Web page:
Then - in a couple days, it happened again. And again. In about 3 months, I was up to two normal DAYS - followed by two bad Chiari days. Back and forth. The healing process just kept going on for years. I was told once that after 4 years, whatever symptoms remain - those are the permanent symptoms. But, my neuro-doc said that’s not true. He said healing can go on all your life. But, it does slow down - “plateau out” after years and years.

Now, I am 6-years post surgery. My roller-coaster of healing has pretty much leveled out. I think. I get 3 days of wonderful, ‘normal,’ pain-free life. Then, every 4th day, all my Chiari agonies return. I always say "return’ when in reality, these symptoms are the parts of my brain that just will never heal. They don’t ‘return’ - they never left. But, the average person doesn’t understand that. I don’t understand it! Even my neuro-doc doesn’t understand it. My 4th day of agony has been extremely regular and predictible for the past 4 years. I can mark out my calendar as to when the bad “Crash” Chairi days will return. :roll_eyes: All I can say is that I think it is my brain stem that got the brunt of the Chiari “squish;” and the brain stem is in charge of your body’s cycles. I think the biological clock in my brain stem got permanently sprung by Chiari - and that’s why my re-appearing symptoms are so regular. If anyone else has a better explanation, I’d LOVE to hear it! :wink:

On my “normal” days, I still do have to be very careful even still. If I over-exert on any activity or emotion - I can bring on all my miserable Chiari symptoms in short order. Especially stress. Even FUN stress. For example, over Christmas, I was determined to do a whole bunch of Christmas cookie baking - and share the treats in festive tins with friends. It was SO MUCH FUN. But, wouldn’t you know… I brought on at least 3 unscheduled, unplanned Chiari bad-symptom days from the effort of that cookie baking.
And, just yesterday, the frenzy of preparing a dinner for guests - in a matter of an hour, my Chiari “Crash” symptoms decsended on me unexpectedly.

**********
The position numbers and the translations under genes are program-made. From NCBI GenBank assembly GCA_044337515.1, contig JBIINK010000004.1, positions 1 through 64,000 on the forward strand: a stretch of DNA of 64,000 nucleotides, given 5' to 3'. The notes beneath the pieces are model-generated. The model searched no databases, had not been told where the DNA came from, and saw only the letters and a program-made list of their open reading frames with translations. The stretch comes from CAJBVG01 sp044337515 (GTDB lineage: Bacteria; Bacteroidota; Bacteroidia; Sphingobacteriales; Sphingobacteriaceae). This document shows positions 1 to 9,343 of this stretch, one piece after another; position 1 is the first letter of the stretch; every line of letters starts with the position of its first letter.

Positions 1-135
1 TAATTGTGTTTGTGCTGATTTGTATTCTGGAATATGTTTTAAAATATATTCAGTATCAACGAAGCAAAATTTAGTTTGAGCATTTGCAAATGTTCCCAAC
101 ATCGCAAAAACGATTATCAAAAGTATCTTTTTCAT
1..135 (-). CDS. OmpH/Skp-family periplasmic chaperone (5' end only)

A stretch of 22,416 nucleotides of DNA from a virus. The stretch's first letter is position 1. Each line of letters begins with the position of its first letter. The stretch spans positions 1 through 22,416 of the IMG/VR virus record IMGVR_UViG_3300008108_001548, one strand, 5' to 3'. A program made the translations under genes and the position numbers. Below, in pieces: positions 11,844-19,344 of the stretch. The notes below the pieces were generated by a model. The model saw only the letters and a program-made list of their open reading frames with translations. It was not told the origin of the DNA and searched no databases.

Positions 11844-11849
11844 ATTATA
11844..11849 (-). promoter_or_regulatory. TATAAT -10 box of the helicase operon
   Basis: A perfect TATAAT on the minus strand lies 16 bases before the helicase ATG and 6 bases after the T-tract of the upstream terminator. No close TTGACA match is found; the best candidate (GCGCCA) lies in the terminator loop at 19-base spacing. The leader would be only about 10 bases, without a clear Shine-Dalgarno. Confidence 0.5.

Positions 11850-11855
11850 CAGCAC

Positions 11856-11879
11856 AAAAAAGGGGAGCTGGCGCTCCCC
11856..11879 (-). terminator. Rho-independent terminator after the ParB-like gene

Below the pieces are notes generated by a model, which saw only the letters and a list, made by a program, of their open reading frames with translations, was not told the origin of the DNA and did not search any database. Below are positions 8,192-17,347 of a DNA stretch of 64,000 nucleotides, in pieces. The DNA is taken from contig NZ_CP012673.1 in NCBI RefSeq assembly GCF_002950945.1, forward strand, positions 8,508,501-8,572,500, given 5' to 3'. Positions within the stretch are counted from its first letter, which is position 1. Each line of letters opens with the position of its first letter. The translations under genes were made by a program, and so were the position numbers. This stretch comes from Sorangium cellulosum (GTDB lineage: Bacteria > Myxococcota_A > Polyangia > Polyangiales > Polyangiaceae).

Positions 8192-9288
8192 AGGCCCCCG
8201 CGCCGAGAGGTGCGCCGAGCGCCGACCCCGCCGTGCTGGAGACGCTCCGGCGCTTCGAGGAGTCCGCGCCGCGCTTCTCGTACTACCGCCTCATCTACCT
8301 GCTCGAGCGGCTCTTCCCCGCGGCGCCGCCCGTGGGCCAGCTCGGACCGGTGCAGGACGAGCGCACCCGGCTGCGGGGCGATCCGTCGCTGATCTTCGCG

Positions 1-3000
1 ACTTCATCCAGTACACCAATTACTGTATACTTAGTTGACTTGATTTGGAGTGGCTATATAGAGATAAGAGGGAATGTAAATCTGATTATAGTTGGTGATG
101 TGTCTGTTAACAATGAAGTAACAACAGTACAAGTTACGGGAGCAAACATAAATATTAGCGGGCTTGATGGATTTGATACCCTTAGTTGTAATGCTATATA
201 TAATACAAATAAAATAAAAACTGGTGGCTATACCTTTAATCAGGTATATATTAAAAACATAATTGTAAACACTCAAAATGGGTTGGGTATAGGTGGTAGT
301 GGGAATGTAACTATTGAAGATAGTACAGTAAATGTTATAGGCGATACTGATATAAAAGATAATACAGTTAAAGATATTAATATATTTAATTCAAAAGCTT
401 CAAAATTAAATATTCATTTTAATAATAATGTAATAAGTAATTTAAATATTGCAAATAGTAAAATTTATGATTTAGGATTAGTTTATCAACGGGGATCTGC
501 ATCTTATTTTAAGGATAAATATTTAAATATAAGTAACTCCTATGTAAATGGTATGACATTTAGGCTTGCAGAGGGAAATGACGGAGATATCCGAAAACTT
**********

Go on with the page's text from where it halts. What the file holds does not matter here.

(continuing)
Again - only guessing here - I think it is extra exertion that provokes the permanently damaged nerves.

Hopefully, you will not have that problem! Everyone heals differently. Some do heal 100%. Some heal only 10% It is a big variable. The younger you are - the better. (Although I have met a 66-year old who healed 100%! So… there you go!) Sorry I got so verbose.

recovery varies I had complications due to allergic reaction to medication given to me and also me being in a wheelchair delayed some of my recovery because I made some movements that normally you shouldn’t after surgery plus lifting my own weight.

I have read that many Chiarians on this website were given activity restrictions post-surgery. It makes sense. I was not. I was told to “go for it,” and make myself do everything - walking, lifting, etc. But, I don’t think that may have been the best thing. Even now, if I do too much vigorous work with my arms - like trying to mix baking ingredients in a 58-degree apartment, and the ingredients are stiff-as-a-board and won’t stir… the stress of doing activities of stress STILL brings on a relapse of paralysis and ‘old’ Chiari symptoms.

My surgeon could schedule anywhere from 2-3 weeks out. I chose the timeframe that was right for me. I needed to get quite a bit in order for my recovery, and wanted to optimize my health prior to the surgery as much as I could. I decided to do the surgery in May, and scheduled it for late August. That worked very well for me, although my condition had deteriorated quite a bit. I did a few courses of steroids in May, June, and early July, which was the only thing that really helped the pain. I couldn’t do them too close to surgery. Talk to your surgeon about making you as comfortable as possible while you wait.